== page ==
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Do the lofty goals set at international gabfests have any impact on real life? In the case of last year’s landmark COP21 agreement, there are some immediate signs of progress.
In assessing the environmental protection initiatives undertaken by companies in Asia, Asset Benchmark Research was presented with a wide range of measures that have been undertaken.
Not surprisingly, the oil and gas sector is one of the most challenging. According to the International Energy Agency, the demand for oil and gas will grow by 30% between 2012 and 2040. Yet greenhouse gas (GHG) emissions must be curbed to meet COP21 goals.
Rising to this challenge, the Thai exploration and production company, PTT Exploration and Production Public Company (PTTEP) has launched a GHG reduction initiative to achieve a 20% decrease in emissions intensity by 2020 from a 2012 baseline. In order to meet this goal, it has instituted a range of in-process reduction measures, such as diverting flare gas into productive use and retiring a large seawater pump, as well as carbon sequestration through reforestation. While much remains to be done, by the first quarter of 2016, PTTEP claimed more than a 15% reduction of greenhouse gas emission compared to 2012, equivalent to the annual emissions from over 45,000 cars.
Also in the oil and gas sector, the China-based giant, CNOOC has developed the maxim that “in-process control is better than post control, pre-control is better than in-process control, and whole-process control is better than pre-control”. In the past year, it claims it has strengthened its whole-process environmental protection management system and continued to improve its systems with the aim of reducing GHG emissions. Other initiatives included tree-planting campaigns, the release of fish fry and shrimp larvae and digging micro-ecological environment holes in Indonesia.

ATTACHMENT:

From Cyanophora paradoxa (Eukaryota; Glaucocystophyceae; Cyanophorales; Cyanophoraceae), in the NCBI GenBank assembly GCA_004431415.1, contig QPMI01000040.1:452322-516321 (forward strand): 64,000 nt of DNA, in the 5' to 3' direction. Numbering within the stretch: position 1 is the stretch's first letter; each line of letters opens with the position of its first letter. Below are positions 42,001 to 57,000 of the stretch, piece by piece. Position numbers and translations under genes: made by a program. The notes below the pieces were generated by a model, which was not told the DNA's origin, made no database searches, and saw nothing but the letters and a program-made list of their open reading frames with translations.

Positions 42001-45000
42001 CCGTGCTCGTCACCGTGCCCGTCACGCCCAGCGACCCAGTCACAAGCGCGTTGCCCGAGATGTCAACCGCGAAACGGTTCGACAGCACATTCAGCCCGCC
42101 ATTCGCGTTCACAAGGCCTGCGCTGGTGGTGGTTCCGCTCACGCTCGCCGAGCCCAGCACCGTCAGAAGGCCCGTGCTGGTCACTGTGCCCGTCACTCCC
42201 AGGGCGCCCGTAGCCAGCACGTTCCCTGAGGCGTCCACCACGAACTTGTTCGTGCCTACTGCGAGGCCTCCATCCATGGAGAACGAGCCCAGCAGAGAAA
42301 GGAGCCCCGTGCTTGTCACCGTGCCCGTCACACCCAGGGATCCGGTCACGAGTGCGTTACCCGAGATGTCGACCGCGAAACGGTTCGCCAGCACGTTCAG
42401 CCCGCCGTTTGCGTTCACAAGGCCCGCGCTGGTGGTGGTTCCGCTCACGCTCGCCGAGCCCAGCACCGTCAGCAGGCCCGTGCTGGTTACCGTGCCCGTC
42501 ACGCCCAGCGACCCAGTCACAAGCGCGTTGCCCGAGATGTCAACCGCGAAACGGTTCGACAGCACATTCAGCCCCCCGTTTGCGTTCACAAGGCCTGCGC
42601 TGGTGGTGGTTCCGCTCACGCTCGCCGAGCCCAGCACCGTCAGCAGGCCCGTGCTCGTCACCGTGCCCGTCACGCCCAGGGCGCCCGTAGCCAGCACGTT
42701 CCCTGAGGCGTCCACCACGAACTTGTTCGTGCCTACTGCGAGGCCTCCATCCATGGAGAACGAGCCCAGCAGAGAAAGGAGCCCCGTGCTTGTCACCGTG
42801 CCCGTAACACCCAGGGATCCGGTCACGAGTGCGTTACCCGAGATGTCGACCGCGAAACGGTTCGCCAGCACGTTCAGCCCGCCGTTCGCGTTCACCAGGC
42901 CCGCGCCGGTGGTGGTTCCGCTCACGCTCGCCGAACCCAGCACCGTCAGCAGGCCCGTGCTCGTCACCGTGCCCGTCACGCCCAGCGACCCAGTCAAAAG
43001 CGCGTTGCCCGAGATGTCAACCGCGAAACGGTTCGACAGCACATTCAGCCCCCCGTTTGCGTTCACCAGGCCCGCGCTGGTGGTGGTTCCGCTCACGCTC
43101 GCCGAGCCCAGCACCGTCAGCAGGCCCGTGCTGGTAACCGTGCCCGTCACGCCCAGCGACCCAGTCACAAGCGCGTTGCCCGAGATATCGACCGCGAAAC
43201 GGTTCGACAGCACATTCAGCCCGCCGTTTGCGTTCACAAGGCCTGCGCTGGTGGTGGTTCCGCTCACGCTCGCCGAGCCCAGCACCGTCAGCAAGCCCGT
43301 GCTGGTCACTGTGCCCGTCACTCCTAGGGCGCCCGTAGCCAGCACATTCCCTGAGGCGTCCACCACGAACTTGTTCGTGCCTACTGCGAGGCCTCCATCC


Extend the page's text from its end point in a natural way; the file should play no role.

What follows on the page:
Although the environmental impact of companies in the services sector is less directly damaging than heavy industry, there is still considerable scope to institute responsible practices as E.SUN Bank in Taiwan is demonstrating. One of E.SUN’s first steps was to create a GHG inventory. Having a measure of its impact on the environment, it has focused on reducing GHG emissions, for example, by adhering to the Equator Principles, promoting green financial products and paperless service with a low carbon impact. Altogether in 2015, E.SUN passed six types of external environmental protection certification.
Another of E.SUN’s initiatives has been to issue a Black Bear Affinity Credit Card of which 0.2% of each transaction is directed towards an animal conservation fund for the conservation of the black bear, habitat protection, the restoration of Taiwan's native species, and an environmental education programme. In 2015, 10,000 cards had been issued and contributions from them amounted to a NT$3 million (US$947,400).
To view the awardees of The Asset Corporate Awards 2016 – Best Initiative in Environmental Responsibility, please click here.
11 Nov 2016